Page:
2010-09-21

Whose LXDE Is It Anyway?

I'm not here to answer the question of what LXDE is. Wikipedia has a very well-written article explaining what LXDE is. I'm also not here to hate on LXDE's functions and capabilities; it is a very nice and capable DE that's great for low-resource environments and environments where speed (and not overwhelming aesthetics) is paramount. What's been bugging me for a long time is that I've felt that LXDE doesn't really have its own identity.
Take WattOS. Its website says that it's a desktop made of Openbox and LXDE. Yet, Wikipedia says that Openbox is but a component (the window manager, in this case) of LXDE, and here the WattOS website elevates Openbox's status from a subset of LXDE to the equal of LXDE. What is LXDE now? Is it just the collection of LX-tools?
Now consider CrunchBang ("#!"). I've reviewed this distribution twice: once in its 9.04.01 incarnation and again in its version 10 (alpha 2). The website itself says that #! uses Openbox as the base desktop, but I've seen in a couple of forum posts that #! could qualify as an LXDE distribution. Furthermore, releases of #! 8.10.02 and prior used LXPanel (an LXDE panel tool) and Thunar (the Xfce file manager), while releases of #! 9.04 and after have used tint2 (a not-LXDE panel) and PCManFM (the LXDE default file manager). Why again is #! being called an LXDE distribution now?
So what exactly am I getting at here? I feel like the modularity of the LX-tools works against LXDE having a unified identity. When I think of GNOME, I have an intuitive sense of what's included — a GDM integrated with the GNOME theme, simpler GTK+ themes for the desktop and windows, Nautilus being the file manager and controlling the desktop, and Metacity or Compiz controlling the windows. Similarly, with KDE, I can picture a standard desktop made of the nice-looking Plasma desktop integrated tightly with Nepomuk, Akonadi, and Strigi, windows managed by KWin, logins managed by KDM, and files managed by Dolphin. (UPDATE: As an anonymous reader points out, Nepomuk, Akonadi, and Strigi aren't so tightly integrated with KDE that they cannot be run outside of KDE. I stand corrected, but I still say that the way KDE integrates them gives KDE an identity that LXDE does not have.) But what is LXDE then? Sure, it uses Openbox as the window manager, but it faces the same problem Acura had with the Legend — the latter, a subset of the former, was overtaking the former in terms of brand name recognition. (Acura therefore renamed the Legend to the RL to ensure that Acura would be the dominant brand name; with that, sales tanked, but I digress.) Sure, it uses PCManFM, but some distributions use Thunar instead and still call the DE "LXDE". Sure, it uses LXPanel, but quite a few distributions use tint2 instead.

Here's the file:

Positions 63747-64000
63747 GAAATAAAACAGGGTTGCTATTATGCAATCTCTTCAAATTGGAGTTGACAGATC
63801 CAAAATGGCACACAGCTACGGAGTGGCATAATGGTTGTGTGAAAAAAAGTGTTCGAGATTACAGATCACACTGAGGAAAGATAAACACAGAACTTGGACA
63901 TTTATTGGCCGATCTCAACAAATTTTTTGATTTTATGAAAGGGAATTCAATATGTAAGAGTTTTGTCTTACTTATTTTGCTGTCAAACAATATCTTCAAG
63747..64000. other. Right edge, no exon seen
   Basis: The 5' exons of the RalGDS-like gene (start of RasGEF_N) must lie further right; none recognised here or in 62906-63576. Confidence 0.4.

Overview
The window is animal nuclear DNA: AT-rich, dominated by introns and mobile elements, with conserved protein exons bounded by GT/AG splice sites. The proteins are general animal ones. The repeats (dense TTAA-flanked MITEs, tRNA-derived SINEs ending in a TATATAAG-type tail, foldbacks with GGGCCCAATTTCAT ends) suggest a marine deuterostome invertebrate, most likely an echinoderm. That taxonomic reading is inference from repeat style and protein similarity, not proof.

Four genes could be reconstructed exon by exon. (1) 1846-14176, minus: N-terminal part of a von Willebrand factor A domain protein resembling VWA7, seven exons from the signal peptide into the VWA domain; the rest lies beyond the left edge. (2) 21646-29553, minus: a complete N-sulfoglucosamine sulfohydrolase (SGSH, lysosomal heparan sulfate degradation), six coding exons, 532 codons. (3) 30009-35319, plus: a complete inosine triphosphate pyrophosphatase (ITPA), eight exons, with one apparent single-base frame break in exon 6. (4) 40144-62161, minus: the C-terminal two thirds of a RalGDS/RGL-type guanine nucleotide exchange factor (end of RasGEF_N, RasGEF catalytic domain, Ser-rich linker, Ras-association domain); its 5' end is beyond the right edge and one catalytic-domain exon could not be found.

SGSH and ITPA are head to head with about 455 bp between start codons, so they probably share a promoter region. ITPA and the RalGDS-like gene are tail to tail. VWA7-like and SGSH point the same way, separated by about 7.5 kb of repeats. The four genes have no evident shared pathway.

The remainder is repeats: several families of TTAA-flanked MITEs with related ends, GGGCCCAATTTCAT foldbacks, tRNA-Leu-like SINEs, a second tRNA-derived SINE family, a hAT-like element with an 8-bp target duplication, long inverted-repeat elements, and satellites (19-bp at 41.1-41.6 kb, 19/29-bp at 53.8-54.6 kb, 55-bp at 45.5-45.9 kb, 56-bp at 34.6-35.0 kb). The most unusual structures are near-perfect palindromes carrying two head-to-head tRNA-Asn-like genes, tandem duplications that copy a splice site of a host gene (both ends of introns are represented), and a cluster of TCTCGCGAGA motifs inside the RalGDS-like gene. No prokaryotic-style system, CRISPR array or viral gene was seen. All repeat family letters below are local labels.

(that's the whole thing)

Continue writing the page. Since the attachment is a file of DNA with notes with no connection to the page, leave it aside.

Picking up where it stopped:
So what makes LXDE? On the one hand, its modularity allows for better customization and easier implementation of its tools in other DEs. This comes at a price, however, and that price is an identity as a unified DE.

7 comments:

  1. Funny the components you mentioned as integral part of KDE (Nepomuk, Akonadi, and Strigi) can be run in any DE (like LXDE) as well.

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  2. @Anonymous: Really? I had no idea (no sarcasm intended). Thanks for the information!

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  3. To use Nepomuk, Akonadi, and Strigi you'd need to have some kde libraries : x11-libs/qt-qt3support.

    This probably means you have kde installed and lxde.

    Regards,

    BT

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  4. If someone really wants, it's possible to even run a KDE main component (like Konqueror) in a Gnome desktop (say Ubuntu), provided the necessary infrastructure (in this case, among others, kdebase) is provided.

    That, of course, defeats the idea of economy and the practical results desktop integration brings.

    For quite a while, thanks to freedesktop.org (Free Standards Gropu), such integration has gotten progressively better.

    IMHO, in an ideal future, all tools will "do one thing and do it well", so it might be possible to assemble DEs from various tools -- all happily interoperating.

    An example of this, in another setting, is the GNU utils which could be used even in Solaris.

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  5. @Anonymous 1 & 2: That's true, hence my statement about tightly-integrated DEs.
    Thanks for the comments!

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  6. I view LXDE more as a collection of tools to complement Openbox than as a superior (or even an equal) to OB.
    Anyway, as noted above you can run things in odd combinations if you like. For instance, some time ago I had OB running with KDE's Plasma in a GTK setup. The only QT thing I was running was Plasma (cause it's qt xD).
    Besides, I don't see that lack of identity as a problem, and something rarely mentioned: the main advantage of OB (and LXDE) is not really lightweightness,but customizability. No other DE is even a match in that respect (except maybe some tilling WMs, but those generaly require you to know some programing language).

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  7. @Anonymous: This is true, but then I feel like calling LXDE a DE requires its tools to be more tightly integrated. I know it's possible to make custom DEs, but then again, GNOME > GTK+ + Metacity + Nautilus + GDM. Thanks for the comment!

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